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Bitcoin (BTC) Crime: British Man Gets Nine Years in Prison for Selling Lethal Drugs

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Tue, 01/28/2020 - 19:42
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  • Justas Bieksa will have to serve nine years in prison after selling extremely dangerous drugs on the dark web

Cover image via www.123rf.com

Justas Bieksa, a 34-year-old British man who ran a drug business on the dark web, has been sentenced to nine years in prison.

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Bieksa was selling multiple lethal drugs, including carfentanil and furanyl, for Bitcoin. The above-mentioned opioids are 100 times more potent than fentanyl. Carfentanil, for instance, is applied in medicine as a sedative for elephants and other large animals, which shows how powerful these fentanyl analogs can be for humans.         

“Fentanyl and its analogues, which Bieksa was selling, are extremely dangerous. Even a tiny amount could kill a user," said NCA Senior Investigating Officer Jim Cook. 

He continued that such drugs are also dangerous for anyone who comes in contact with them.    

Bieksa appeared in the crosshairs of the National Crime Agency (NCA) in July 2017 after he created an account on a dark web forum.

After a long investigation, Bieksa was busted at his home red-handed in September 2019, with police officers seizing his laptops with active orders, drug testing equipment, and packages.  

Cook stated that the nine-year prison time reflected his "dangerous and calculated" actions. 

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While the crypto industry is well beyond the days of Silk Road, Bitcoin drug deals remain rampant. Back in October, an Iraqi man was sentenced to 30 years in a US federal prison for selling fentanyl.  

About the author

Alex Dovbnya (aka AlexMorris) is a cryptocurrency expert, trader and journalist with extensive experience of covering everything related to the burgeoning industry — from price analysis to Blockchain disruption. Alex authored more than 1,000 stories for U.Today, CryptoComes and other fintech media outlets. He’s particularly interested in regulatory trends around the globe that are shaping the future of digital assets.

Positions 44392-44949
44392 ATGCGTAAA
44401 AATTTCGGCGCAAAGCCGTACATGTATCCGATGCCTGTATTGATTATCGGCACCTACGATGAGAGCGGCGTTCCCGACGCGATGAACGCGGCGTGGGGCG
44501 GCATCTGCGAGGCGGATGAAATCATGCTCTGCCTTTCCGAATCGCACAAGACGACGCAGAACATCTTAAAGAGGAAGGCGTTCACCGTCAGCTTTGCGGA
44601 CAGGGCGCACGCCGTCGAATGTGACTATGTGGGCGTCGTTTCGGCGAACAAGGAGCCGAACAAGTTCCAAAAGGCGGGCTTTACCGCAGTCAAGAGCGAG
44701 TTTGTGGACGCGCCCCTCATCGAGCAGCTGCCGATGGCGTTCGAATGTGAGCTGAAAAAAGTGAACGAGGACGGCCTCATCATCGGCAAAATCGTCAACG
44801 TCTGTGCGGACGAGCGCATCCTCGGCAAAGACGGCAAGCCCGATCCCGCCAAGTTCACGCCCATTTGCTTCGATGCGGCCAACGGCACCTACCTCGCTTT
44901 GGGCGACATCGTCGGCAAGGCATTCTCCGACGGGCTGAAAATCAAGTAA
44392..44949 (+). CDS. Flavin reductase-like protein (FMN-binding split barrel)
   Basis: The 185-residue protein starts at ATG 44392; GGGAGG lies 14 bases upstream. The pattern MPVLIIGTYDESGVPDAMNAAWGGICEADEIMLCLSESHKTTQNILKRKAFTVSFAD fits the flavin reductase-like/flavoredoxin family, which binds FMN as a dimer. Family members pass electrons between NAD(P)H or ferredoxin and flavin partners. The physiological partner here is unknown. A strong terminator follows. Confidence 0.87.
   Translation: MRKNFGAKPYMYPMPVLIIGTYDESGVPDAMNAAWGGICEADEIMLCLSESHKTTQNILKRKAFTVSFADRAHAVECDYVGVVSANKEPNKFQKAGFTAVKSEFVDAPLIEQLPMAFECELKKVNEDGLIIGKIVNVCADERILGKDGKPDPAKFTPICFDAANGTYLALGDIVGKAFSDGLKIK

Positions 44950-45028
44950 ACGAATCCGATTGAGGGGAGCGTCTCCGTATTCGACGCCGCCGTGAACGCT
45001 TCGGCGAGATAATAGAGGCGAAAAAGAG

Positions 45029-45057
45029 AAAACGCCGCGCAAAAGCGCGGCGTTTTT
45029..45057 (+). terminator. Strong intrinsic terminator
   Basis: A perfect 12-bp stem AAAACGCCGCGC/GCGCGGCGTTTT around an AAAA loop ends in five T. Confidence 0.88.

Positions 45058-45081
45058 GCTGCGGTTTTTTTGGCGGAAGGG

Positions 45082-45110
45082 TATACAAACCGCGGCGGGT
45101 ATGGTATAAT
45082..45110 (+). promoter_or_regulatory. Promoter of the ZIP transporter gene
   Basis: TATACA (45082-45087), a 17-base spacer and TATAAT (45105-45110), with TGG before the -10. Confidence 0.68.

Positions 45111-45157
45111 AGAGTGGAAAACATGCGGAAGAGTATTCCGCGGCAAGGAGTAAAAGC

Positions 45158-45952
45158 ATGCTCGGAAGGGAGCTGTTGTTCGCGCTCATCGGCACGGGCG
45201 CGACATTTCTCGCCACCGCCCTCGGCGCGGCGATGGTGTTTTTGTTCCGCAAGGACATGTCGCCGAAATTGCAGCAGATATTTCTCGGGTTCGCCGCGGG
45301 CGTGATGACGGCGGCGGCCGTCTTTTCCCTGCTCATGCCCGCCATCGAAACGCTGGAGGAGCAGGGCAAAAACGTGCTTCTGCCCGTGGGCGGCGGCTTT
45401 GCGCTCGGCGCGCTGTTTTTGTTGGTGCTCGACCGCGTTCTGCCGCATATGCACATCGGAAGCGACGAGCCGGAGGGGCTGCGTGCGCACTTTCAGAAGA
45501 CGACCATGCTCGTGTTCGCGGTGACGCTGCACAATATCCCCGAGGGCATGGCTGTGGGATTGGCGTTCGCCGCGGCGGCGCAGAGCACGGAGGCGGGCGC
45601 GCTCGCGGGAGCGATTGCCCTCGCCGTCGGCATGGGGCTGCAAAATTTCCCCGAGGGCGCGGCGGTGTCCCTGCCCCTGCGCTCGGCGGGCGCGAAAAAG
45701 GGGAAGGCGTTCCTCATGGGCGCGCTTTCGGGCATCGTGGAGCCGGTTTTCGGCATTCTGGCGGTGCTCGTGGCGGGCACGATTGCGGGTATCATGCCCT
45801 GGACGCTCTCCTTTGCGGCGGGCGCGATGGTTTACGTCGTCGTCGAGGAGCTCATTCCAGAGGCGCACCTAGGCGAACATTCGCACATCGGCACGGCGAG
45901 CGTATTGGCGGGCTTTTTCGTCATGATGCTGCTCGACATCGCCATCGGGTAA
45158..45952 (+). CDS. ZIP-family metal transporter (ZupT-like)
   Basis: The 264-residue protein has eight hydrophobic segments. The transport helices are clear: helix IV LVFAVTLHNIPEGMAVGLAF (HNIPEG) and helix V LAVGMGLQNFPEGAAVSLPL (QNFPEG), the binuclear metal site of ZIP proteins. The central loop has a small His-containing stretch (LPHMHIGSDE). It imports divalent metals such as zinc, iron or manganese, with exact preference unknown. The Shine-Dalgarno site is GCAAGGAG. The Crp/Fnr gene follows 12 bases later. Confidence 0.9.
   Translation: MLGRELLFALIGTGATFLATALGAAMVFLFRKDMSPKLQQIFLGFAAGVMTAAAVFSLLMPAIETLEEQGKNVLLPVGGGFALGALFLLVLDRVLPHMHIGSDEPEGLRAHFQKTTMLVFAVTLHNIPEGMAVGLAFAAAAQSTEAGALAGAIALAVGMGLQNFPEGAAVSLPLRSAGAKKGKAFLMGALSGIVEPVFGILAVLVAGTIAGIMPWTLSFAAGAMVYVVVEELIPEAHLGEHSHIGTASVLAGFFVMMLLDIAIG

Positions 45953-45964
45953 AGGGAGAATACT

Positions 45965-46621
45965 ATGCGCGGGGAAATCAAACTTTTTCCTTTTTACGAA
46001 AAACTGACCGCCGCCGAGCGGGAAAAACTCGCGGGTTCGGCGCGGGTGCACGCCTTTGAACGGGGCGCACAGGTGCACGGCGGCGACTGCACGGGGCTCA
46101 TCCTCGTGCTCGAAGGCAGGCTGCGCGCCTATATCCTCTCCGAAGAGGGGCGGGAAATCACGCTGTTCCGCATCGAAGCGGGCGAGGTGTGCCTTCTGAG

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Tue, 03/31/2020 - 17:59
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  • Ripple's development platform proposes to add an opt-in privacy feature to the XRP Ledger

Cover image via stock.adobe.com
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Ripple's development arm Xpring has come up with a new proposal to add an "opt-in" privacy feature to the XRP Ledger. It's now up to the community to review the proposal via GitHub.   

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Private transactions  

In his blog post, Warren Paul Anderson, the head of the Xpring developer community, explains that XRP can be made anonymous with the help of 'blinded tags' that would obfuscate the source and destination tags from anyone apart from from the originator and the source of a specific transaction. 

In such a way, private payments on the XRP Ledger would appear 'random' to third parties.  

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Streaming payments  

Xpring also made an announcement about the Xpring Wallet adding support for the STREAM protocol. It allows users to send and receive in the form of encrypted packets of money or data over blockchain-agnostic Interledger by establishing an HTTP connection.  

All developers can now integrate streaming payments into their applications with the help of Testnet XRP.

About the author

Alex Dovbnya (aka AlexMorris) is a cryptocurrency expert, trader and journalist with extensive experience of covering everything related to the burgeoning industry — from price analysis to Blockchain disruption. Alex authored more than 1,000 stories for U.Today, CryptoComes and other fintech media outlets. He’s particularly interested in regulatory trends around the globe that are shaping the future of digital assets.

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